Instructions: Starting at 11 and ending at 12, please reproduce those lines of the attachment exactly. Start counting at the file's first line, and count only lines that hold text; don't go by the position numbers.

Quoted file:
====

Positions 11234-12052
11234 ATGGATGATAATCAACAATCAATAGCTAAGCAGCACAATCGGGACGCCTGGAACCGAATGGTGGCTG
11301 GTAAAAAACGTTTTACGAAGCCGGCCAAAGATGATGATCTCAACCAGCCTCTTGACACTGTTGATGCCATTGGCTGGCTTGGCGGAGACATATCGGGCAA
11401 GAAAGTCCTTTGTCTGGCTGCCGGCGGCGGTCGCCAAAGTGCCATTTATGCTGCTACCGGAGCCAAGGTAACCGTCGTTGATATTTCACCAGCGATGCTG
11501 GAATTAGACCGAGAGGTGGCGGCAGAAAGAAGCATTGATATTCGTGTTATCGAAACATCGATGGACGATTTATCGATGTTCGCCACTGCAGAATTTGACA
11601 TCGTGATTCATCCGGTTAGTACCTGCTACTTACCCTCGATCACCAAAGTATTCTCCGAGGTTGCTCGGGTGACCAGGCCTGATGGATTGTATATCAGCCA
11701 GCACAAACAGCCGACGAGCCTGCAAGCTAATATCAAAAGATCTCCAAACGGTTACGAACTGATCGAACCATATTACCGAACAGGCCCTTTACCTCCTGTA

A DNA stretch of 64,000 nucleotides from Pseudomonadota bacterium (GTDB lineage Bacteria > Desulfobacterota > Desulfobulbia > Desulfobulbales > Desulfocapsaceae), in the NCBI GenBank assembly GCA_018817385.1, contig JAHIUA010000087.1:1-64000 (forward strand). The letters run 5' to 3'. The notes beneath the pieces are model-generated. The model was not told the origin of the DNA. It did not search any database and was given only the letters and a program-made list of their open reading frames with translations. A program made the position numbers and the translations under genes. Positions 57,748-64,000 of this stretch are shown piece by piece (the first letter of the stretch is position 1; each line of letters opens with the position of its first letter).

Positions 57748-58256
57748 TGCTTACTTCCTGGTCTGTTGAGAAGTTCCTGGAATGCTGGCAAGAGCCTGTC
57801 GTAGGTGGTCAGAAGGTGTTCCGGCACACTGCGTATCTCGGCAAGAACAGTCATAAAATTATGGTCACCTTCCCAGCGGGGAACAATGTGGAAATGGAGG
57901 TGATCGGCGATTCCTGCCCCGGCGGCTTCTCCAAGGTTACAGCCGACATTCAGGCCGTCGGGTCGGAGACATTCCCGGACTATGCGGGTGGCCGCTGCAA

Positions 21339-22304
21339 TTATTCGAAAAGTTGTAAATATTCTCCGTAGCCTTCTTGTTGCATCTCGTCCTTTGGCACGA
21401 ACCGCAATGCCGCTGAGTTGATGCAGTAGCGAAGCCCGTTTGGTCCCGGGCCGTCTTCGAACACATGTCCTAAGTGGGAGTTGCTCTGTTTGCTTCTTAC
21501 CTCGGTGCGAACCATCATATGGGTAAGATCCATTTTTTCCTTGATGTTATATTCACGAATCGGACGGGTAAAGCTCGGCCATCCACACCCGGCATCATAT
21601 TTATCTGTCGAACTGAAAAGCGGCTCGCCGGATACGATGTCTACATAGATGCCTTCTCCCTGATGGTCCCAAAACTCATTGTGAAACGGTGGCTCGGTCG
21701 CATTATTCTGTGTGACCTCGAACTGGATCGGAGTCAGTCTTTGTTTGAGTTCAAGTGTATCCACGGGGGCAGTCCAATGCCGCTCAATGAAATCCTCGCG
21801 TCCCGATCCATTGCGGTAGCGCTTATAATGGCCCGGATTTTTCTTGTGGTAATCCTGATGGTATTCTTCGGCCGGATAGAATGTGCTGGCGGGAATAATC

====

57801 GTAGGTGGTCAGAAGGTGTTCCGGCACACTGCGTATCTCGGCAAGAACAGTCATAAAATTATGGTCACCTTCCCAGCGGGGAACAATGTGGAAATGGAGG
57901 TGATCGGCGATTCCTGCCCCGGCGGCTTCTCCAAGGTTACAGCCGACATTCAGGCCGTCGGGTCGGAGACATTCCCGGACTATGCGGGTGGCCGCTGCAA